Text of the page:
Your divorce is finally over– congratulations! Though you’ve passed an important milestone, it’s important to recognize that your hard work isn’t quite done yet. There are a number of affairs that will need to be put in order once a judge grants you divorce– including removing a name from your deed.
If both you and your spouse were on the deed for your property and only one of you was awarded the home, you’ll want to transfer ownership as soon as possible. You can do this with a Warranty Deed. Beyond that, you’ll need to ensure that the names on your mortgage loan reflect the new ownership arrangement.
In general, a home or other piece of real estate that was bought during a marriage is assumed to be marital property that both spouses owned. This is the case even if only one spouse’s name is on the deed.
If you’re wondering how your prenup might impact property division, take a look at this guide to prenuptial agreements.
Property purchased during the marriage will need to be divided during the divorce process. If both spouses’ names are on the deed, this usually means that one name needs to be removed.
You’ll find a detailed legal description of the property in question and who is receiving it as a result of the divorce in your divorce decree. This document should also outline which spouse is responsible for all of the associated expenses that go along with owning the property.
Your divorce decree can, in some cases, operate as a muniment of title. This essentially means that the divorce decree on its own might be sufficient to transfer the property to the appropriate spouse. Even though this can be the case, it’s important to understand that the divorce decree alone doesn’t actually change the property records so that they reflect who the owner now is.
When one spouse is awarded the house by a judge via a signed divorce decree, the other spouse has to transfer all of their interest in the property to the spouse that is receiving the house. In most cases, this is done with a Special Warranty Deed.
Once the Special Warranty Deed is signed by the other spouse, it needs to be filed with the Office of the County Clerk so that it can be included in the county’s property records.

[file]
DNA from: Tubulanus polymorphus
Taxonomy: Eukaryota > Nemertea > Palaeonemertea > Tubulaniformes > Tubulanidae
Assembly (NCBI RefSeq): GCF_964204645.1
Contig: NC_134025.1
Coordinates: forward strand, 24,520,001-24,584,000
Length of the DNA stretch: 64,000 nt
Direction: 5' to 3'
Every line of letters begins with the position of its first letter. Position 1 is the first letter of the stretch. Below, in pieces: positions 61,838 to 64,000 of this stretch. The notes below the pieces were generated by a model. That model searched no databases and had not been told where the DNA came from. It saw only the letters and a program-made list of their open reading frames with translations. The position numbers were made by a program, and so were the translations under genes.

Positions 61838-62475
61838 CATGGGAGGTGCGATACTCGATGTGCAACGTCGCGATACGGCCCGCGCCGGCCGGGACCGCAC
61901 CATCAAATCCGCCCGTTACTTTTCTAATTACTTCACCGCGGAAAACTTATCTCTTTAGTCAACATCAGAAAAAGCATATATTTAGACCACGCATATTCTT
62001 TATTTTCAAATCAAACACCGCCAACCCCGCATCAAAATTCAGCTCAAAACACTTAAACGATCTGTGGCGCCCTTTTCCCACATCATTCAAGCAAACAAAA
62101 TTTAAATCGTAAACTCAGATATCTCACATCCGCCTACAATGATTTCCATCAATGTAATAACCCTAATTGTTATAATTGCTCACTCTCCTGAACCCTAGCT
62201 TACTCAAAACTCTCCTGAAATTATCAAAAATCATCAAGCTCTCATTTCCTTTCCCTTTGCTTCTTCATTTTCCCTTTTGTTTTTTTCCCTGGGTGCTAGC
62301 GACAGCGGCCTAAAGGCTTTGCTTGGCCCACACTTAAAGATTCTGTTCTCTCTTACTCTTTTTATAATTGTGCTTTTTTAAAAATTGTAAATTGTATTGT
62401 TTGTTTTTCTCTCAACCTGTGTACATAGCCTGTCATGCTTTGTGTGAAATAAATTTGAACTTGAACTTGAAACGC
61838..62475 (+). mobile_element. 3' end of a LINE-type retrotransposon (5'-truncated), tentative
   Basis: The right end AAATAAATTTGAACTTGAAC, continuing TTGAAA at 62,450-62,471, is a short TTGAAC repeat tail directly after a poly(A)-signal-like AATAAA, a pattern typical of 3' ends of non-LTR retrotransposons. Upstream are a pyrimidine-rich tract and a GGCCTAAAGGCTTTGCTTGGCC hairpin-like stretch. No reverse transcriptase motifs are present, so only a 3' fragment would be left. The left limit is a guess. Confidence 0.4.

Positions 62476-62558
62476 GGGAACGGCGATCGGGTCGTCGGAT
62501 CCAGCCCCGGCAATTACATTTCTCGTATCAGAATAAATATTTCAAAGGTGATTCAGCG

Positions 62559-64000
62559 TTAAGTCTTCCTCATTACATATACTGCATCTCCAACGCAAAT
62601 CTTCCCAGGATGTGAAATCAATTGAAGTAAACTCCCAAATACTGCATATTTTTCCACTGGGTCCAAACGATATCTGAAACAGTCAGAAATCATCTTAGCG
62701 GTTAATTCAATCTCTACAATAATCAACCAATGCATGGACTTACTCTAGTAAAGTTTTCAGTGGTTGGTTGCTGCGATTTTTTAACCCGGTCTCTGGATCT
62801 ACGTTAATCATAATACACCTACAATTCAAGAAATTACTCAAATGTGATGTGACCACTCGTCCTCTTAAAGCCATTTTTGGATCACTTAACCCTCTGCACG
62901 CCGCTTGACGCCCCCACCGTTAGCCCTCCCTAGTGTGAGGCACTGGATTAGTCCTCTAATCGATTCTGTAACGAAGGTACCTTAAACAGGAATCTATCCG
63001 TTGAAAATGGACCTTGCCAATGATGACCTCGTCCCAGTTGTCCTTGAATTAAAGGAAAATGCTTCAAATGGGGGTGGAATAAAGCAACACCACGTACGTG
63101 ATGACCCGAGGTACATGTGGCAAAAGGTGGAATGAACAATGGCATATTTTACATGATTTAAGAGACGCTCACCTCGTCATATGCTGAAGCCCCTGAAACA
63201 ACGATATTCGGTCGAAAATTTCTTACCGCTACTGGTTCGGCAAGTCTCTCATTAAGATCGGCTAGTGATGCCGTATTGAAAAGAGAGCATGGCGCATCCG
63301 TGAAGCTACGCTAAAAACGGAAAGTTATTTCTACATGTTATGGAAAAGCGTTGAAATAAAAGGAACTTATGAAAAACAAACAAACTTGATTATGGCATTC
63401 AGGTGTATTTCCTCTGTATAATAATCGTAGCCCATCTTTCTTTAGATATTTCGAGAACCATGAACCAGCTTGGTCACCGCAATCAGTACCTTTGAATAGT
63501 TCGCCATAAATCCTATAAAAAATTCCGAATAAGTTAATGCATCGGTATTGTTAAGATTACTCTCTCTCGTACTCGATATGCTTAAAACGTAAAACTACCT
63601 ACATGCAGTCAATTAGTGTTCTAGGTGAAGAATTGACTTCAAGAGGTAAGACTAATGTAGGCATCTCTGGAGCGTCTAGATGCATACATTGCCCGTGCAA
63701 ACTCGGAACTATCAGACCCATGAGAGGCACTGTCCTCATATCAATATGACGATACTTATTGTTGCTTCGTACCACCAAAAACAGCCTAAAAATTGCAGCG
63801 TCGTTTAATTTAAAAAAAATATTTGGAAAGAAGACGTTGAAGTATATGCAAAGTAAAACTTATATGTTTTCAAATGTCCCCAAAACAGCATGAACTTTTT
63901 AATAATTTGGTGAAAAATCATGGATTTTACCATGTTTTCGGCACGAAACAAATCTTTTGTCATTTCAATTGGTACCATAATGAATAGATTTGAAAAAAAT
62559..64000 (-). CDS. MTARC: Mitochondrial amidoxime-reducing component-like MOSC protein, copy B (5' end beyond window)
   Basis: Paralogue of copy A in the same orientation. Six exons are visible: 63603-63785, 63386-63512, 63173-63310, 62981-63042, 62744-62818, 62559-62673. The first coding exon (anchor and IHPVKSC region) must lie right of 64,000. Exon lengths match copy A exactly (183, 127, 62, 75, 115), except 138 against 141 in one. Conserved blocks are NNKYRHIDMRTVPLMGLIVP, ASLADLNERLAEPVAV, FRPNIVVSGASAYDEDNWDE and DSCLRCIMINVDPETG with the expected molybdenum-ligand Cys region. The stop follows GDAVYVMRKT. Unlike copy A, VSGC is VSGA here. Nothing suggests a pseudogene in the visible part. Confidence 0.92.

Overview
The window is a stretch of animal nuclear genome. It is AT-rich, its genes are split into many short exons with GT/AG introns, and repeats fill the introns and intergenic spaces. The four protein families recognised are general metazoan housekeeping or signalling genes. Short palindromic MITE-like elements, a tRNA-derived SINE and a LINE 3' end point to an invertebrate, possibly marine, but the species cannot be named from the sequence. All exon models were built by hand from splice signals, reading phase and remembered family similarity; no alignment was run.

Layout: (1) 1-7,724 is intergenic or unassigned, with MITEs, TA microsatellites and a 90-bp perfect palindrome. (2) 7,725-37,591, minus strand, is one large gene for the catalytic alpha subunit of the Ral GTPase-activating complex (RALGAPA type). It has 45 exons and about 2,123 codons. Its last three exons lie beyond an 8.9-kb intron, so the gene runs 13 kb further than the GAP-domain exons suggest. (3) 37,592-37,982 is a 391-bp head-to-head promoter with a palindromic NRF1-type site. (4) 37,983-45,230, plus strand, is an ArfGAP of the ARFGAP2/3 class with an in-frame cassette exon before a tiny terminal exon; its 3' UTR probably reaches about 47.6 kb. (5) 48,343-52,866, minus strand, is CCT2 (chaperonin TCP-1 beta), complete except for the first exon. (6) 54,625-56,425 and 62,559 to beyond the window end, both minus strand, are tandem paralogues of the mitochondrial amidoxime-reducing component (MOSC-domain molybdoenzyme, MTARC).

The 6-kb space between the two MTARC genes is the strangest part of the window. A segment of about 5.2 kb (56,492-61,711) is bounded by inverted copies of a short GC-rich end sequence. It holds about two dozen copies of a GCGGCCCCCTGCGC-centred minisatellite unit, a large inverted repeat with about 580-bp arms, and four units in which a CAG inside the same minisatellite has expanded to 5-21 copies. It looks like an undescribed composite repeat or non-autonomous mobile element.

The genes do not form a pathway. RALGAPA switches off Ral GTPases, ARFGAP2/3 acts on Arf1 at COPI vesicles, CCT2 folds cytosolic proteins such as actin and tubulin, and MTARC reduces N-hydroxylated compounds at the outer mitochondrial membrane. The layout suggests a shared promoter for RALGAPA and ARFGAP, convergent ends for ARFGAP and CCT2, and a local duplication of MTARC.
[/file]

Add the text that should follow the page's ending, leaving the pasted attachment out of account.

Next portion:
The other option is to file a property deed that transfers the house into the name of the spouse that won the home in the divorce.
A Warranty Deed is required when you are transferring a house after a Texas divorce. The Special Warranty Deed is the most common deed that is used for this purpose, but a General Warranty Deed can also be used.
The deed needs to be signed in front of a notary by the spouse whose name is being removed from the title. This signed and notarized document is then filed at the County Clerk’s Office in the same county as the home.
You will need to submit the original signed deed to the clerk’s office– a copy isn’t sufficient.
There is also usually a recording fee that will be charged in order to file the deed. The precise amount can vary depending on the county, but it’s usually around $30 or $40.
For more information about the financial aspects of getting divorced in Texas, take a look at our guide to the cost of a Texas divorce.
It’s also worth noting that many county clerk’s offices only accept cash, a money order, or a certified check. They commonly don’t accept personal checks. It could be prudent to confirm the accepted payment methods ahead of time before driving to the office.
The original deed will be returned to the new property owner once it has been filed. This process will also update the tax records so that the new owner receives the tax bills associated with the property.
It’s important to note that the Warranty Deed only takes care of the transfer of ownership and doesn’t impact the names that are listed on your mortgage. In order to remove a spouse from a home loan, you will need to work with the mortgage company, which we discuss in the next section.